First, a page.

Australian High Commission
New Delhi
India, Bhutan

Deputy High Commissioner Rod Hilton's Address to the India Distributed Energy Forum and Expo

                                                                                     Inauguration of India Distributed Energy Forum and Expo

                                                       Special Address by Mr Rod Hilton, Deputy Australian High Commissioner to India

                                                                                          Wednesday 30 January 2019, Taj Palace, New Delhi

(check against delivery)

Good afternoon everyone.  

Thank you very much to the organisers:

  • The Voice of the Off-Grid Solar Energy Industry, and its partners
  • To the International Finance Corporation
  • Lighting Asia / India, and
  • The Ashden India Collective

for inviting me to be part of this first India Distributed Energy Forum and Expo.

It is my pleasure to acknowledge:

  • Mr Koen Peters, Executive Director, GOGLA
  • Mrs Sarah Butler-Sloss, Founder Director, Ashden
  • Mr Jun Zhang, IFC Country Manager for India
  • The important support that has been received from the Ministry of New and Renewable Energy
  • The major sponsors – d.light; signify; and sun king

(Introduction: energy security and improved development outcomes)

We all know that electricity demand is growing rapidly in South Asia. With high projected economic growth rates across the region, this demand will continue to rise.

Access to reliable and affordable energy is crucial to trade, economic growth and development. It will transform the lives of the many millions of people who live without electricity by powering homes, schools, clinics, irrigation systems and water purifiers. This will improve social and economic outcomes, and in turn contribute to a more stable and secure Indo-Pacific region.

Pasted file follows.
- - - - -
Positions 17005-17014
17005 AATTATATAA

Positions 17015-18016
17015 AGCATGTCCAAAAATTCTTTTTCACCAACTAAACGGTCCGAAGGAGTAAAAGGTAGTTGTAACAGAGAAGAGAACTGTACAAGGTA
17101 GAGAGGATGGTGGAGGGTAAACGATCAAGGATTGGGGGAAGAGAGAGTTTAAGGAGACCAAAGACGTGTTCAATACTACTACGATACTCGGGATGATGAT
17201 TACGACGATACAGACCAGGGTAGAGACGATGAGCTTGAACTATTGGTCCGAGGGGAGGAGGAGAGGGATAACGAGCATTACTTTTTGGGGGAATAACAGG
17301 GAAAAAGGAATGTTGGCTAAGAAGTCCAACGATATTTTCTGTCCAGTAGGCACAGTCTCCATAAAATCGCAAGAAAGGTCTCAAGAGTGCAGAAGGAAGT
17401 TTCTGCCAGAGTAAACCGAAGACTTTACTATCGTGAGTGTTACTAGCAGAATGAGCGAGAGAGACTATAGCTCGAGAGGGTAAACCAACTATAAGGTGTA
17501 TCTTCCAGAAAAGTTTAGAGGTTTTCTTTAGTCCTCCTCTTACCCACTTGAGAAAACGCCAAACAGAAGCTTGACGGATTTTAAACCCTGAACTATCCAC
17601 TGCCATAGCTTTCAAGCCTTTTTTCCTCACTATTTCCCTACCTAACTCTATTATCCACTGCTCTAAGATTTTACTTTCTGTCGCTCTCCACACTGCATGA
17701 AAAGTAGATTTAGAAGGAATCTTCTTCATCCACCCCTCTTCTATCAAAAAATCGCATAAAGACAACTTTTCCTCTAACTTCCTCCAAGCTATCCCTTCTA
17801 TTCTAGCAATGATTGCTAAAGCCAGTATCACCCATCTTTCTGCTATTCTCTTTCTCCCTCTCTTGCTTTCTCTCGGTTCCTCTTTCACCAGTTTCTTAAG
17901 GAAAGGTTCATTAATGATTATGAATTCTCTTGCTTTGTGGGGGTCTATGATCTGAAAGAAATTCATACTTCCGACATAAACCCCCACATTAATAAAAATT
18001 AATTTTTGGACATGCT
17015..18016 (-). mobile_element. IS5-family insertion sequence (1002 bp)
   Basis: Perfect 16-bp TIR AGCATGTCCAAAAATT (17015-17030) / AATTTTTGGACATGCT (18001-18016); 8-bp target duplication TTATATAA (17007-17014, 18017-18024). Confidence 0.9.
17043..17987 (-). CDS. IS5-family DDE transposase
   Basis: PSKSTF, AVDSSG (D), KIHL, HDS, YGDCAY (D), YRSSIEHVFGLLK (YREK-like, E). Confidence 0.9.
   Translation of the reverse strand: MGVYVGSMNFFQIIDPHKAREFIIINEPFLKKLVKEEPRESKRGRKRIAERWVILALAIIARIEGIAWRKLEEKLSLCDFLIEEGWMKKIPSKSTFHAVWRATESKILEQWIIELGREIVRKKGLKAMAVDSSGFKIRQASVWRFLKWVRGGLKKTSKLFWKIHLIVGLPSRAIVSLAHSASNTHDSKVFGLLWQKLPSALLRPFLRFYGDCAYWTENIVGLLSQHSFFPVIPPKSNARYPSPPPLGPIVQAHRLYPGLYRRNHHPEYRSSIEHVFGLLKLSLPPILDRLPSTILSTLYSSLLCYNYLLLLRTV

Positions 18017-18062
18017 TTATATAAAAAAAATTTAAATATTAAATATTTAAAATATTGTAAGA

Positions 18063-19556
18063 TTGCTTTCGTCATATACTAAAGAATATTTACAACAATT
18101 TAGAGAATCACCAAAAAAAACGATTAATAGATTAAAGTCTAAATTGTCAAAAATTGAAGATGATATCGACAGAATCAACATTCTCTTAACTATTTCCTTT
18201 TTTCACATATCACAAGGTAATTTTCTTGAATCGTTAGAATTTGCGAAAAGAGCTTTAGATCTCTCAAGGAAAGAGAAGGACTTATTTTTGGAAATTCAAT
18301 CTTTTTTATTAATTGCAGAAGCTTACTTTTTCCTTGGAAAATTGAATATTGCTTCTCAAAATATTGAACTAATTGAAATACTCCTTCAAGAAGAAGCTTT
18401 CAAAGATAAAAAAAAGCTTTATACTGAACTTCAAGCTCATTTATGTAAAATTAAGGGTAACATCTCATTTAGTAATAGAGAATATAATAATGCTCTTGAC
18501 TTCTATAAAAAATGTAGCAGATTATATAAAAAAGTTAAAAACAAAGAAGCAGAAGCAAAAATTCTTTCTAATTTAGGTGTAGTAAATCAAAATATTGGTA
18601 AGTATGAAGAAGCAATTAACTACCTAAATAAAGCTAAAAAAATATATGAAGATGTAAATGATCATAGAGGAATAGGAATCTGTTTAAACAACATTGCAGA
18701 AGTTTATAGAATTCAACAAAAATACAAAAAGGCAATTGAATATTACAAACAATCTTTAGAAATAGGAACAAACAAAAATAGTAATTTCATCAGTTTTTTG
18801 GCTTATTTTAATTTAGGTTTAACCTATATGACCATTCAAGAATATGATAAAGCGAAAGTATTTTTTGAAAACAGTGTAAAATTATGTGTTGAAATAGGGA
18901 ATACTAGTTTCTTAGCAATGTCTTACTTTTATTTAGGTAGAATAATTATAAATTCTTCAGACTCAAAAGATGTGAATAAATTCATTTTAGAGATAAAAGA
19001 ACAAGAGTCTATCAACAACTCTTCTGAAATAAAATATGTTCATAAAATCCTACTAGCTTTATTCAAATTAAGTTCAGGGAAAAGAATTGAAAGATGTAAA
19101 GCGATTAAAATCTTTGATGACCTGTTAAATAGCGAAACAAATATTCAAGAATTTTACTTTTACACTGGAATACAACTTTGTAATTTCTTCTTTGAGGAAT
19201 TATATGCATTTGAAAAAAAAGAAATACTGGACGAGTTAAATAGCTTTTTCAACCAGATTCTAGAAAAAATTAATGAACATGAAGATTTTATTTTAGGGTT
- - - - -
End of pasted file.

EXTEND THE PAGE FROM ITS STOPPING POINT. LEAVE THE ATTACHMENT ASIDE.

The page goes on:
Increasing energy access is at the core of Sustainable Development Goal 7 (affordable and clean energy). But importantly, it also underpins many of the other goals including those relating to poverty, hunger, education, gender equality, water and sanitation, and sustainable cities and communities.

(The role of distributed energy in meeting energy demand)

The good news is that more and more people are gaining access to electricity. However, access is only part of the challenge, and reliability has emerged as a major concern. Electricity grids are struggling to guarantee supply to meet this increasing demand, especially during peak periods.

To meet demand, and also mitigate current shortages, electricity supply systems in India and the South Asia region will need to be significantly expanded.

As this expo demonstrates, decentralised, community-generated energy resources, which can be connected to the grid at distribution level, have a very significant role to play in meeting this challenge.

(How Lighting Asia/India is supporting increased energy access)

The International Finance Corporation’s Lighting Asia/India Program aims to increase access to clean, affordable energy in rural India by promoting modern off-grid lighting products and systems, and efficient DC appliances. The program works with the private sector to remove market entry barriers, provide market intelligence, foster business-to-business linkages and raise consumer awareness on modern lighting options.

Lighting Asia/India has helped demonstrate the contribution that micro solar-based equipment and appliances can make to addressing energy poverty and access in India. To date, nearly 18 million people have gained access to basic modern and affordable energy services, and significant advances have been achieved in the quality and the cost of portable solar technologies under the program.

It has also led to the development of organic entrepreneurship throughout the supply chain and developed new businesses at the community level.